- Energy and Natural Resources Minister Taner Yıldız
- Youth and Sports Minister Suat Kılıç
- Food, Agriculture and Stock Raising Minister Mehmet Mehdi Eker
- Customs and Trade Minister Hayati Yazıcı
- Interior Minister İdris Naim
- Development Minister Cevdet Yılmaz
- Culture Minister Ertuğrul Günay
- Finance Minister Mehmet Şimşek
- Education Minister Ömer Dinçer
- Defense Minister İsmet Yılmaz
- Forestry and Waterworks Minister, Veysel Eroğlu
- Health Minister Recep Akdağ
- Transportation Minister Binali Yıldırım
Parliament Speaker Meets with Pro-Kurdish BDP to Address Boycott
Turkish Parliament's newly elected speaker, Cemil Çiçek, had secret talks with two deputies from the pro-Kurdish Peace and Democracy Party (BDP) on Wednesday in hopes of finding a solution to the party's ongoing parliamentary boycott. News reports said on Thursday that Çiçek received BDP Şırnak Deputy Hasip Kaplan and BDP Muş Deputy Sırrı Sakık in Ankara. Kaplan also confirmed the meeting, during which the parties reportedly discussed proposals for a solution to the issue.
CHP Agrees with Cicek on Parliament Oath Solution
The main opposition Republican People's Party (CHP), which has been boycotting taking the parliamentary oath, agreed with newly elected Parliament Speaker Cemil Çiçek on a formula that would pave the way for the party to take the parliamentary oath, the Hürriyet Daily reported on Wednesday. The CHP's deputies have been refusing to take their oaths as part of a group decision to protest the imprisonment of two of its deputies as part of a coup plot probe. They said they will not take the parliamentary oath unless their deputies, who have been prevented from attending the oath-taking ceremony, are allowed to take their oaths.
Erdogan: July 15 Deadline Remarks 'Slip of Tongue'
In what could be seen as a move to soften his stance regarding the main opposition parties' parliamentary boycott, Prime Minister Recep Tayyip Erdoğan on Wednesday said remarks by a deputy chairman of his ruling Justice and Development Party's (AK Party) parliamentary group, who set a July 15 as deadline for the boycotting deputies to take their oaths, were a "slip of the tongue."
Responding to questions from reporters as he announced his new Cabinet, following the June 12 elections, Erdoğan said remarks by AK Party Parliamentary Group Deputy Chairman Mustafa Elitaş, who said it would be too late for the opposition deputies to take their oaths after July 15 as they may be stripped of their mandates, was a mistake.
"We want the opposition to come to Parliament and take the oath. We have no prejudice. My parliamentary group deputy chairman committed a slip of the tongue on the July 15 issue. I do not want to give any date. The main opposition is the alternative to the government in democracies. A main opposition party should not act marginally. They have serious responsibility for failing to take their oaths," Erdoğan said.
Turkish Police Detain Radio-TV Board Member
Turkish police detained a member of the Supreme Board of Radio and Television (RTUK) within the scope of a German charity investigation on Wednesday.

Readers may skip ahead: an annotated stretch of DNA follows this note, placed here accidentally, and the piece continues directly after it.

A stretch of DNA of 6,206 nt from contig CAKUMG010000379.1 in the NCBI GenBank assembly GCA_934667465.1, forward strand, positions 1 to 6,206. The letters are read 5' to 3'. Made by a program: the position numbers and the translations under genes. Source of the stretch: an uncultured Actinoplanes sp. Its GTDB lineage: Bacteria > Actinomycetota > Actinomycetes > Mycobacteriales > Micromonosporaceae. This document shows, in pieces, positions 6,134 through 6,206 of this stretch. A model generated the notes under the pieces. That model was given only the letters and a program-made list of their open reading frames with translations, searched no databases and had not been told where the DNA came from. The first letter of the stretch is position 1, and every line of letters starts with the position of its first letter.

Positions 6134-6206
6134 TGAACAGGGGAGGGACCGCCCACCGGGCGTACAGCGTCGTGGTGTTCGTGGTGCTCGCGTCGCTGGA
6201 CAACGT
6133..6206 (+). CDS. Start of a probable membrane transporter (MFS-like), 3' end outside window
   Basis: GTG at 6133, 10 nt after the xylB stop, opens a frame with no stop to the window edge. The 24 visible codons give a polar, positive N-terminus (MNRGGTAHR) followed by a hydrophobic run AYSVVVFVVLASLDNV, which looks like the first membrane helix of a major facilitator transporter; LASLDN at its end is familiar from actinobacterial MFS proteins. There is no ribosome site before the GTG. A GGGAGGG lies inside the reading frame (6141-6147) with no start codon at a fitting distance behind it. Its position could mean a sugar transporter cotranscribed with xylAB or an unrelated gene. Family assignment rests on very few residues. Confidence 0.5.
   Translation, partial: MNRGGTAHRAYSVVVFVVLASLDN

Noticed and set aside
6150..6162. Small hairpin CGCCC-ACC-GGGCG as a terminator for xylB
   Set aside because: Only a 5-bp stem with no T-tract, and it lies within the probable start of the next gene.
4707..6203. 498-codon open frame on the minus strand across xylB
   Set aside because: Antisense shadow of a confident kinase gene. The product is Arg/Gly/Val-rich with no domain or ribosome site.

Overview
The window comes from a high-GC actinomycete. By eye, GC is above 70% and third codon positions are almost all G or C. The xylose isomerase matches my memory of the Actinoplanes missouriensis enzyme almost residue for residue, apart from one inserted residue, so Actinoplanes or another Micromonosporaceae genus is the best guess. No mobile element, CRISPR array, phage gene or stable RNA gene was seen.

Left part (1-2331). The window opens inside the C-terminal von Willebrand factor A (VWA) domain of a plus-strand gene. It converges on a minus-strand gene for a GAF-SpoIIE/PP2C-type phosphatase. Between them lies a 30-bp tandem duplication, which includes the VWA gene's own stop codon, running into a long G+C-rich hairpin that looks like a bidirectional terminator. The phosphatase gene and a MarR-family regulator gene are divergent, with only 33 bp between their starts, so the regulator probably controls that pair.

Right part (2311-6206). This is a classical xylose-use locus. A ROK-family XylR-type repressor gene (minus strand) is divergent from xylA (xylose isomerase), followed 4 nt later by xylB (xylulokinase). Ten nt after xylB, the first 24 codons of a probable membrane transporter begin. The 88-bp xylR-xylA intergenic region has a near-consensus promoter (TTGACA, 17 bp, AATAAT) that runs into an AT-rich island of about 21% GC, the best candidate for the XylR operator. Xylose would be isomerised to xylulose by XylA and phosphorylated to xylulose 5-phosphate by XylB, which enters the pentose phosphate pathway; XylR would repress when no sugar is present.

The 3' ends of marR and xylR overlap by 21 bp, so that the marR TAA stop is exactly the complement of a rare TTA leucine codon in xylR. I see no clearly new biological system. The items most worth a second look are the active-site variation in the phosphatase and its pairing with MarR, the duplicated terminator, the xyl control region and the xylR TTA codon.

Police took RTUK member, Zahid Akman, who was the former chairman of the board, in custody in Ankara within the framework of German "Deniz Feneri e.V." charity investigation.
In September 2008, a German court convicted three Turks of fraud for drawing off donations and using them for other purposes outside charity.
The Frankfurt State Court sentenced the three men working for the charity, Deniz Feneri e.V, in Germany to prison terms.
The court sentenced Mehmet Gurhan to five years and 10 months, Mehmet Taskan to two years and nine months in prison. Firdevsi Ermis was sentenced to one year and 10 months in prison, which was suspended on probation.
Court judge Johann Muller had said after the trial that Deniz Feneri e.V. had received a total of 41 million euros of donations over the last five years in Germany and 17 million euros of that had been sent to Turkey.
The prosecution had also said they had reason to believe that Zahid Akman was responsible for some of the crimes.
Turkey Would Turn EU into Global Power with Membership
Chairperson Guler Sabanci of Turkey's Sabanci Holding said on Wednesday that Turkey's membership to the European Union (EU) would turn the union into a global power.
Speaking at a conference held in the German city of Essen, on the occasion of the signing of a cooperation agreement between Sabanci University's Istanbul Policy Center and the German Stiftung Mercator, Sabanci commented on Turkey's EU process.
Pointing to the remarkable contributions Turkey's membership would make to the union, Sabanci said, "EU has to decide whether it wants to be regional or global power."
Describing Turkey as Europe's "energy bridge," Sabanci said the partnership to be established between Turkey and the EU would be of great importance for future generations.
Sabanci also said the current problems between the EU and Turkey stemmed from the economic crisis of 2008, adding that such crisis should be resolved as soon as possible.
The chairperson noted that Turkey's developing relations with Russia and the Middle East would not have any negative effects on its relationship with the union, on the contrary, Turkey's position as a bridge would provide Europe with new opportunities.
Commenting on the latest developments in the Middle East as well, Sabanci said Turkey set an example in terms of democratization for Arab countries.